I’m very concerned about my 81-year old mother because she spends so much time at home alone, watching TV. Lately when I come by after work, she’s still in her nightgown. I can’t seem to interest her in anything. I’ve tried taking her to church for card games, to lectures at the local community center and I’ve even persuaded her to call a few friends for lunch. I know she enjoys herself when she finally does something but she won’t take any initiative herself. I have suggested she hire a companion to accompany her on errands or just take a walk together, but she flatly refuses.
My father suffers from Alzheimer’s disease. He and my mother live in their home and have required little outside help and support. Recently, however, my father has stopped sleeping and he becomes very agitated at night. I’m very concerned, not only for him but for my mother. I’ve done a lot of research on “Sundowning” as it’s called, and have spoken with professionals but none of their recommendations or the suggested remedies that I’ve read about have worked.
My mother has some hearing and memory loss, so I think it’s important that I or one of my siblings accompany her on her doctor appointments. Yet, because of my mother’s desire for privacy and independence, we always are relegated to the waiting room and her physician is not permitted to talk with us about her care. What can we do to convince her that we’re on her side and only want to help with her healthcare needs? Cindy D., New York, New York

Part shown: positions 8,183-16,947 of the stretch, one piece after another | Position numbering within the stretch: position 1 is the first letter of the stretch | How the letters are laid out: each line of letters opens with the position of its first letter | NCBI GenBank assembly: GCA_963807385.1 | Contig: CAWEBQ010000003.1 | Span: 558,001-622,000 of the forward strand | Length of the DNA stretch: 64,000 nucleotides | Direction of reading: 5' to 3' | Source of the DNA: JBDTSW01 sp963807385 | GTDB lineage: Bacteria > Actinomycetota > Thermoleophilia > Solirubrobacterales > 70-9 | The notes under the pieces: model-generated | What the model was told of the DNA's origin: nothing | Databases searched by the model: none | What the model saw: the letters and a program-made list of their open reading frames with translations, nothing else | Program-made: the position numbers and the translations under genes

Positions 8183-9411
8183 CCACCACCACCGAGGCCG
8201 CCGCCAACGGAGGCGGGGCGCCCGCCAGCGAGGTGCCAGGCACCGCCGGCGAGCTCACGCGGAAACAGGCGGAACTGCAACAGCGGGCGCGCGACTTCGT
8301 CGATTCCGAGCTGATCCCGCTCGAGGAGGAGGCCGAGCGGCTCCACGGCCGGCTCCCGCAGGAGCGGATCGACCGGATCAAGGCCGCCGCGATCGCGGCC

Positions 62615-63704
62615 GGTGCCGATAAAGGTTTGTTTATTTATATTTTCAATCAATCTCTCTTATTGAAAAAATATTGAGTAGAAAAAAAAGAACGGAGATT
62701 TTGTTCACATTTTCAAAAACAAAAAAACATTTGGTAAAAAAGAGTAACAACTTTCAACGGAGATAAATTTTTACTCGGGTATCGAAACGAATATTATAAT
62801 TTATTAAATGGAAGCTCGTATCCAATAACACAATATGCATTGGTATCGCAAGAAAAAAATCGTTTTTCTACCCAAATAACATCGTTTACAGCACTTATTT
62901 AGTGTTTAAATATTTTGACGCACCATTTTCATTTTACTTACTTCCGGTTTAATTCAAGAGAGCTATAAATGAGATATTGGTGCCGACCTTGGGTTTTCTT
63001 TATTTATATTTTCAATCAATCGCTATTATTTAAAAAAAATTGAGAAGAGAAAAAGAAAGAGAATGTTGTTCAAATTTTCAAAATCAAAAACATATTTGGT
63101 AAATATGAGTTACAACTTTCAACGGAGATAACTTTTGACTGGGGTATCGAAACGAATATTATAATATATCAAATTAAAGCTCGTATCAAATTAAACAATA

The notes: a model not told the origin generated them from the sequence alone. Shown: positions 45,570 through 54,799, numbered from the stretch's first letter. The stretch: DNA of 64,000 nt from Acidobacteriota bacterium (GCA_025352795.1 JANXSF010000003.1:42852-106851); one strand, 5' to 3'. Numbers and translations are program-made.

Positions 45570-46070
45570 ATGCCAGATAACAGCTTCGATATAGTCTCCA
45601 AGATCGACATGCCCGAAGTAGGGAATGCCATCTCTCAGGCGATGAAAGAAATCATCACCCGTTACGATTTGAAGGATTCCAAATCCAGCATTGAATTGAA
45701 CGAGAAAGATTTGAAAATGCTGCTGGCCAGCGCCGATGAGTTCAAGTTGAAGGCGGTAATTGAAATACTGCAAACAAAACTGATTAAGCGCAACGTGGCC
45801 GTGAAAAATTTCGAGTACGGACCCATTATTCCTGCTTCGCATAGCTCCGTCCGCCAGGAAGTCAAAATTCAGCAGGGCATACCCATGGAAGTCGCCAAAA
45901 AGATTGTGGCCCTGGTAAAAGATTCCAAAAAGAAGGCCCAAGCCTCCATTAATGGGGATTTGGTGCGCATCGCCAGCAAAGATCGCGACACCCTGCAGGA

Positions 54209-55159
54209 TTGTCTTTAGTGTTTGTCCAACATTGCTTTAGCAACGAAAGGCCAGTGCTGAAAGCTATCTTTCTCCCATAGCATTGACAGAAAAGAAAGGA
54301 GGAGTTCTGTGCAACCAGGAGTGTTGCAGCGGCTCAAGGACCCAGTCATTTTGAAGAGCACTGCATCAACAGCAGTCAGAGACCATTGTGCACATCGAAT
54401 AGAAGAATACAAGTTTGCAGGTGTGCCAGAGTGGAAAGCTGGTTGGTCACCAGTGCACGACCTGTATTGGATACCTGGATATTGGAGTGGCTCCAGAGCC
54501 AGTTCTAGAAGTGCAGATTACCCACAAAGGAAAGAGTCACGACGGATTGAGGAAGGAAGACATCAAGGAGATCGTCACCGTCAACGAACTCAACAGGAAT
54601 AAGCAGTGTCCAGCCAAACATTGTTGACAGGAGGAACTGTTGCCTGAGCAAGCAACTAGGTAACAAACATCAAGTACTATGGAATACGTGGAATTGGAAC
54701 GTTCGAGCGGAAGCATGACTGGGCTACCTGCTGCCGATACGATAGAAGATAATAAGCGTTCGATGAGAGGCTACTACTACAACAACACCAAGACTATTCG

My mother, age 92, who has always had a loving and sweet disposition, has turned into a rude and abusive woman. She shows early signs of dementia, but she is in relatively good health. She won’t leave the house and though she complains about being lonely at night she threatens to call the police if we suggest a nighttime companion. Her behavior is irrational and I don’t know what to do to help her. She refuses to see a geriatric psychiatrist and her physician is concerned that a calming medication could contribute to a fall. Can you give us any advice?
My husband has dementia. He has some very good and lucid days. Yet there are times when he becomes confused. I have a signed a durable Power Of Attorney that we had done in 2009. One of my friends told me that my POA is "null and void" because the laws have changed. Is she right? And if so, what should I do? Lorraine G., Palm Beach, FLA
My mother is 89 years old with onset of dementia. She lives alone in a large house and my and I sister drop by several times a week to visit and check on her. She forgets to take her medications and does not eat like she should yet she refused help from anyone who is not family. Denial is her favorite defense. Any suggestions? Jon G., Miami, FL
My mother is 87 years old and has full blown dementia. She cannot be left alone and requires daily assistance. She is awake a good part of the night and recently she has developed panic attacks. Every time I leave she wants to know if she can come with me. Since I work full time this is usually not an option. She is being well cared for by her caregivers.
My mother is showing signs of forgetfulne
My Husband is 67 years old and has dementia.
I have never been much of a conversationalist, but now that my mom has de